In September, Toyota unveiled a prototype of its new gigacasting equipment that can produce a third of a vehicle chassis in three minutes. The die-casting process promises to significantly cut manufacturing lead time, plant investment and production processes, bringing Toyota closer to its goal of producing 3.5 million electric vehicles (EVs) per year by 2030.
This comes as Tesla, the pioneer in these large-scale die presses, is said to be working on an innovation that would allow it to die cast the entire complex underbody of an EV in one piece, according to a recent Reuters report.
Meanwhile, mentions of casting technologies in automotive company filings appear to be on the rise, according to GlobalData’s analytics.
Other automotive companies mentioning “gigacasting” or “megacasting” in their filings include Volvo Car Corp, which announced investments of €855m ($909m) into its Torslanda plant aimed at the development of megacasting technologies last year. The company reportedly chose Swiss supplier Bühler to provide its die-casting cells for the Torslanda plant, which will be used to produce the floor structure of its EVs in 2025.
Here, Volvo in Gothenburg gets its enormous gigapress— Nicklas 🇸🇪🚗T🐂📈🍀♻️🚀 (@NicklasNilsso14) October 8, 2023
Now Volvo Cars has started the installation of two enormous gigapresses in the Torslanda factory in Gothenburg. The giant presses came on 120 trucks and can press car parts with 8400 tons of pressure. In just two minutes, the… pic.twitter.com/rfwq9BKOCr
Hyundai and Ford have also recruited Italian Giga Press manufacturer and Tesla supplier Idra to produce its gigacasting technologies, while Japanese Toyota supplier Aisin said in early September that it would start using gigacasting to increase rigidity and decrease volume parts for its battery EV frame bodies.
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How significant are these gigacasting developments for the automotive industry?
Shouxun Ji, Professor of Materials Engineering at Brunel University London and expert in high-pressure die casting, told Just Auto that the pivot from traditional car manufacturing approaches to integrated casting structures is “likely an unavoidable event in coming years”.
He says that gigacasting confers advantages such as improved car body stiffness, reduced manufacturing cost and reduced assembly time and cost. Rapid innovation, he says, has meant that high-pressure die-casting machines have gone from exerting a clamping force of 2,400 tonnes in 2019 to nearly 16,000 tonnes at present.
The Tesla partners linked to this technology, Idra and LK Machinery, are currently producing machines with 12,000 tonnes of clamping force, while Haitian has publicly announced the development of a 20,000-tonne die-casting machine.
However, Professor Ji notes that the thin wall structure in high-pressure die casting presents challenges for control processes as well as for manufacturing the machines themselves. Moreover, he says that “the knowledge obtained in the traditional high-pressure die casting is no longer effective and a new knowledge system will need to build up for gigacasting.”
Professor Ji notes, though, that digital twins and other simulation innovations should accelerate progress in gigacasting.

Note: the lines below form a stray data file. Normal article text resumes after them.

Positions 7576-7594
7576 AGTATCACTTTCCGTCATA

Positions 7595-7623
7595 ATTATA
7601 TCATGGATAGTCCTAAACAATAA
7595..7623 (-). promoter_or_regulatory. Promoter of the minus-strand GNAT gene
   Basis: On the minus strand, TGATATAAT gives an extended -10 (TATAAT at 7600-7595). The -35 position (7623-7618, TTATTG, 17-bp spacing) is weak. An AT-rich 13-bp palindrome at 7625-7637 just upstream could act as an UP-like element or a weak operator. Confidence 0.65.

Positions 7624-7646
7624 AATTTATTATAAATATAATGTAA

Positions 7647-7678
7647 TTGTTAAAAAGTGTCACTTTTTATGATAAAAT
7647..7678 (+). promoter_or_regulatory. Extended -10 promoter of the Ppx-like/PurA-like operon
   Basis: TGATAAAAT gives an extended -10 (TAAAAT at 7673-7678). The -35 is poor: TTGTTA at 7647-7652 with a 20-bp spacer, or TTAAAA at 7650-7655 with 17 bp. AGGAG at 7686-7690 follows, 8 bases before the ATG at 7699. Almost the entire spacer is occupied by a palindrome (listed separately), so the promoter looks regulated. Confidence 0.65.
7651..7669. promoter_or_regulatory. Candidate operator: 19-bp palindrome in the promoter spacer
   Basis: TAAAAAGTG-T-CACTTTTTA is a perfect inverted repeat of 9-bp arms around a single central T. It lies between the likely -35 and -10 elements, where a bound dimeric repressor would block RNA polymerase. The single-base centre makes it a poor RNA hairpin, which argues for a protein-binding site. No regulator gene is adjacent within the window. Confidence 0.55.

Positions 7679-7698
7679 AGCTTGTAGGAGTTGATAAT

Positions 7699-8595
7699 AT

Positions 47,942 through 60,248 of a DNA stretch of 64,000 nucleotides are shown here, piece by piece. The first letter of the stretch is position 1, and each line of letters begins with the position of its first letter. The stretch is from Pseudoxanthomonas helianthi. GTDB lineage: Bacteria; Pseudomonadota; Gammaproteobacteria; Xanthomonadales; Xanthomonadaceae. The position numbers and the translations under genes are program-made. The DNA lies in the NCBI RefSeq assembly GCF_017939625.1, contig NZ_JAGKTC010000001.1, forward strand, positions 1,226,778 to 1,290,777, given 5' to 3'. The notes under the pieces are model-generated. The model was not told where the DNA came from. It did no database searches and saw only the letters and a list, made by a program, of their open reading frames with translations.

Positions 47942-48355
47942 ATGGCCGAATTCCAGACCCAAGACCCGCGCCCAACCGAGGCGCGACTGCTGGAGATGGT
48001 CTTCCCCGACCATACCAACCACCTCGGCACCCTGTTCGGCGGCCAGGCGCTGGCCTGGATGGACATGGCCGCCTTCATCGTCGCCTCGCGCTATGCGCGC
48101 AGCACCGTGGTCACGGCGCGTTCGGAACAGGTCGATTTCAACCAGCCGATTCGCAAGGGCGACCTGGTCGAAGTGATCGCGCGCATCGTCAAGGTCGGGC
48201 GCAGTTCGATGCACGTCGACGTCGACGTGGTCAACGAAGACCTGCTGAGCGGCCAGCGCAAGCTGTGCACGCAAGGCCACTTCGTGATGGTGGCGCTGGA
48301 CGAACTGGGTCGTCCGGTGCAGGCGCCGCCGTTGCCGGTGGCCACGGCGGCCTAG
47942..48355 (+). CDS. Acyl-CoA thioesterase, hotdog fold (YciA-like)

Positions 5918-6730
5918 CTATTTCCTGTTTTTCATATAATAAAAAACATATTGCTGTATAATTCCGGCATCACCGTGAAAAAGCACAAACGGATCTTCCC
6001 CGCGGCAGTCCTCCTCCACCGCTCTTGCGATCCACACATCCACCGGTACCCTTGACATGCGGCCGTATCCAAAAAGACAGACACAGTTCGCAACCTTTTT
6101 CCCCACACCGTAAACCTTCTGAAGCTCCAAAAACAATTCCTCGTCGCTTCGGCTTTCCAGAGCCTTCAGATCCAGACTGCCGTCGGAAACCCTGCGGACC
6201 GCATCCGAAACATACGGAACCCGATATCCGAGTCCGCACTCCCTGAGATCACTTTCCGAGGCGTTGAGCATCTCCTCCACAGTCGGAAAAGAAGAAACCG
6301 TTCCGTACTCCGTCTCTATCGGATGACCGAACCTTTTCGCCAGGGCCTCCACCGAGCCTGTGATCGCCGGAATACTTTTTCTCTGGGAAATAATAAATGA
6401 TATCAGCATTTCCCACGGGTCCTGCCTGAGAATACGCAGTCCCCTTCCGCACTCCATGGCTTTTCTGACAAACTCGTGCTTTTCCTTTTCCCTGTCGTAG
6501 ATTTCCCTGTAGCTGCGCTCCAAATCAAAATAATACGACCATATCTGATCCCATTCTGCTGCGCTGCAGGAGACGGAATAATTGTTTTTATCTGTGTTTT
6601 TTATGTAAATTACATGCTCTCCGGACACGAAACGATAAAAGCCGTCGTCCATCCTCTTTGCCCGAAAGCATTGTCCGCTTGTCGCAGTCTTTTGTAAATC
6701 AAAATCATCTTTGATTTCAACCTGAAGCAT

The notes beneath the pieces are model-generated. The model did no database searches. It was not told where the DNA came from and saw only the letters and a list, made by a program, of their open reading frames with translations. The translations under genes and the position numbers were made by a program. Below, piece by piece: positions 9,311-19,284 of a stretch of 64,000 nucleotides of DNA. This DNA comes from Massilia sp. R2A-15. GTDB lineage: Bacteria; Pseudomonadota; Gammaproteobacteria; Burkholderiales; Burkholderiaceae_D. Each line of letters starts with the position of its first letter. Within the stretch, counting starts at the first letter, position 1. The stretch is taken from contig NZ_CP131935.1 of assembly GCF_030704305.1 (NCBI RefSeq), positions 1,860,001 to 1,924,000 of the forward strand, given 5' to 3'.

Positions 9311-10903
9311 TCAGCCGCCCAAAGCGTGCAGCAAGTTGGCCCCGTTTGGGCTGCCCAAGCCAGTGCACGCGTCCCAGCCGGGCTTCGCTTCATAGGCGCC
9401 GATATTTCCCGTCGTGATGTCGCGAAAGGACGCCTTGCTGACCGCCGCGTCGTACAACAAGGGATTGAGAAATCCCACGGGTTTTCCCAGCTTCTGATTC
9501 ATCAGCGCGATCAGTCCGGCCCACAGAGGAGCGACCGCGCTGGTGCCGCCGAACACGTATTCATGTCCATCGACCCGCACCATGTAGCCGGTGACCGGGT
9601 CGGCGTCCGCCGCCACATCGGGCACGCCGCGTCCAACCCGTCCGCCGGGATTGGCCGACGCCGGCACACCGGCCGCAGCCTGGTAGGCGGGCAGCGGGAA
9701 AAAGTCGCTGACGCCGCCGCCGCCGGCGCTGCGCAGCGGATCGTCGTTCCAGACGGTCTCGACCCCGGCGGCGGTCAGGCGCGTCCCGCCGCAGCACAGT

Professor Wolfram Volk, the department head for forming technology and casting at the Technical University of Munich, has also raised concerns about the complexity of aluminium die casting in contrast to cold-forming processes, with repercussions for scrap rates. In 2021, Tesla’s gigacasting scrap rate was reportedly 45%.
He also notes that die casting is not necessarily a “light-weighting” technique. “You see metal thicknesses with a lower boundary of 2-3mm in die casting, while wall thicknesses down to 0.7mm are possible with sheet-metal shells,” Volk explains. “That means giga- or megacasting cannot be classified either as an efficient or a lightweight solution – or as a higher-performing process.”
However, he says that gigacasting is a way of rethinking carb body construction, especially for EVs: “The progress that has been achieved over the years in internal combustion vehicles only has a limited applicability to electric vehicles, especially when you consider the rear-end and the middle of the vehicle. With the greenfield approach that Tesla is taking in Brandenburg, for example, the automaker can save significant space in its electric-vehicle body department.”
He adds, however, that it would be “operationally nonsensical” and not cost-effective for brownfield sites to replace long-depreciated machinery with new gigacasting technology.
Ultimately, it remains to be seen whether die casting will outpace traditional metal sheet fabrication, however, market indicators suggest a growing interest amongst EV-makers seeking to streamline production, minimise manufacturing lead times, and reach their ambitious sales targets.
Our signals coverage is powered by GlobalData’s Thematic Engine, which tags millions of data items across six alternative datasets — patents, jobs, deals, company filings, social media mentions and news — to themes, sectors and companies. These signals enhance our predictive capabilities, helping us to identify the most disruptive threats across each of the sectors we cover and the companies best placed to succeed.